The goal of the program is to provide urban Aboriginal youth with support, tools, and healthy activities which will build and foster their ability to make healthy choices and to improve the quality of life of urban Aboriginal youth through the delivery of culturally appropriate services and programs.
PROGRAM OBJECTIVES & 6 PROGRAM COMPONENTS
PROVISION OF SOCIAL SUPPORT:
- To address self-esteem issues, victimization issues and peer issues
- Through outreach, aims to increase access to culturally appropriate services for youth in care and their families, and to include supports and education for non-Aboriginal adoptive and foster parents
- Promotion of health and physical development to address inter-related health impacts of poverty, diabetes, and obesity
- Increase support for youth in the education system through homework support, school suspension support, and to provide direct access to computers and literacy initiatives
- Provision of support, preventative programming and or intervention strategies for youth involved in the justice system through the use of tools such as “Street Wolf: The Seven Principals of Self Leadership”
- Addressing violence through collaboration with Kizhaay Anishaabe Niin (I Am A Kind Man) and through the involvement of Elders
STREET WOLF: THE SEVEN PRINCIPALS OF LEADERSHIP
WHAT IS STREET WOLF: THE SEVEN PRINCIPALS OF LEADERSHIP ?
Street Wolf is a 8 week workshop, it is designed to explore issues faced by Urban Aboriginal young people 13 to 18 years old and assist them with understanding the realities and consequences of negative choices. By completing the full 8 week workshop and workbook it is intended to increase the skills, knowledge, attitudes, and values of Urban Aboriginal youth in making positive choices for everyday good living.
To create a common dialogue with youth, incorporating traditional teachings and values to encourage healthy lifestyle choices, foster responsible decision making and influences critical thinking.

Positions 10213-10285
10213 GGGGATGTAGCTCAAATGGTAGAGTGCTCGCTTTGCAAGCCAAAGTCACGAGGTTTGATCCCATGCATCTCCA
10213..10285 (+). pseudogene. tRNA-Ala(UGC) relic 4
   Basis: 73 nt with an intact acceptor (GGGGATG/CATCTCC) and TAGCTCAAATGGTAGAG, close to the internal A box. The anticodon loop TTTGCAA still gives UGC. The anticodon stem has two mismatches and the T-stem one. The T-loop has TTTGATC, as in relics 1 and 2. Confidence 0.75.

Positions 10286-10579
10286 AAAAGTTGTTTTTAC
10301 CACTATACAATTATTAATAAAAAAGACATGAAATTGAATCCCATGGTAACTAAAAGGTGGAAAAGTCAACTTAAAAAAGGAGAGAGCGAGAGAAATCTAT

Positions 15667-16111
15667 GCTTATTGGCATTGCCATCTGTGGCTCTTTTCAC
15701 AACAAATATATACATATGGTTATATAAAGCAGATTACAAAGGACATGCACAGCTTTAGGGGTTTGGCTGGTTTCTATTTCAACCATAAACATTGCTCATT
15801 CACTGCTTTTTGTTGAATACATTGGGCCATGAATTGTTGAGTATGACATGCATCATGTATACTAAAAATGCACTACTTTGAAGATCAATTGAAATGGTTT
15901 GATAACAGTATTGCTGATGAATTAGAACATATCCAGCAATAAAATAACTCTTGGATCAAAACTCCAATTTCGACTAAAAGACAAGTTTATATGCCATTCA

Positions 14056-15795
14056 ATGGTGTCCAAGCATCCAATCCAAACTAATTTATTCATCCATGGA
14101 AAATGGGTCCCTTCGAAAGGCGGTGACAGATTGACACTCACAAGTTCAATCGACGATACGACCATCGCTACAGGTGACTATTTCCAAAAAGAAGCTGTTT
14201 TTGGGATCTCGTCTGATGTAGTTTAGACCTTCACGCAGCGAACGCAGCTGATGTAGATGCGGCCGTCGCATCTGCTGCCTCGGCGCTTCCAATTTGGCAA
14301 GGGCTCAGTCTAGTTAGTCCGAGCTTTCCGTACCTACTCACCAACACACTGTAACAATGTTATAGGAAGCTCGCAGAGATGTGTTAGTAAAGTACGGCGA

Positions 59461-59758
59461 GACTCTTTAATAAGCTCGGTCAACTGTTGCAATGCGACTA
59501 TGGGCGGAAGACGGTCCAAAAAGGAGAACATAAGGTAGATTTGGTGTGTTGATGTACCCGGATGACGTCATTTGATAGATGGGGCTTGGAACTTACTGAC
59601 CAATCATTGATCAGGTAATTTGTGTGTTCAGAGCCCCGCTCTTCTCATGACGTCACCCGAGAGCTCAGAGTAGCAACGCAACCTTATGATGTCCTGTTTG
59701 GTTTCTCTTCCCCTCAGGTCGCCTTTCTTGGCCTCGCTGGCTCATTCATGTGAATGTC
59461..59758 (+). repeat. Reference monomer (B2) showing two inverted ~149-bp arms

To increase the skill, knowledge attitudes and values of youth and influence personal choices by creating an awareness of the cycles of poverty, addiction, violence and the consequences of negative behaviour.
To provide a pro active response to the rising levels of criminality, gang involvement and substance abuse among aboriginal youth.
To promote and support Aboriginal youth's personal, intellectual, emotional and spiritual growth so that they can make wise choices in their lives.
- A client is a person who will receive service from the Wasa-Nabin program, and for whom case records, case management or service/case notes are maintained. Clients are youth who have been assessed as “ at risk” meaning that fit the criteria to get services based on the six components of the Wasa-Nabin program. Being a client does not mean anything bad or negative. It simply means you might need extra assistance or support in certain areas such as addressing violence, judicial system, healthy eating and physical development, social supports, homework help, or just simply need someone to talk to.
- A participant is children who attend programming such as recreational activities and are involved in programs of the centre for recreational or cultural purposes. Participants do not need the supports and services of a client because they do not necessarily fit under the six program components. There are no case records, case management or case notes for participants.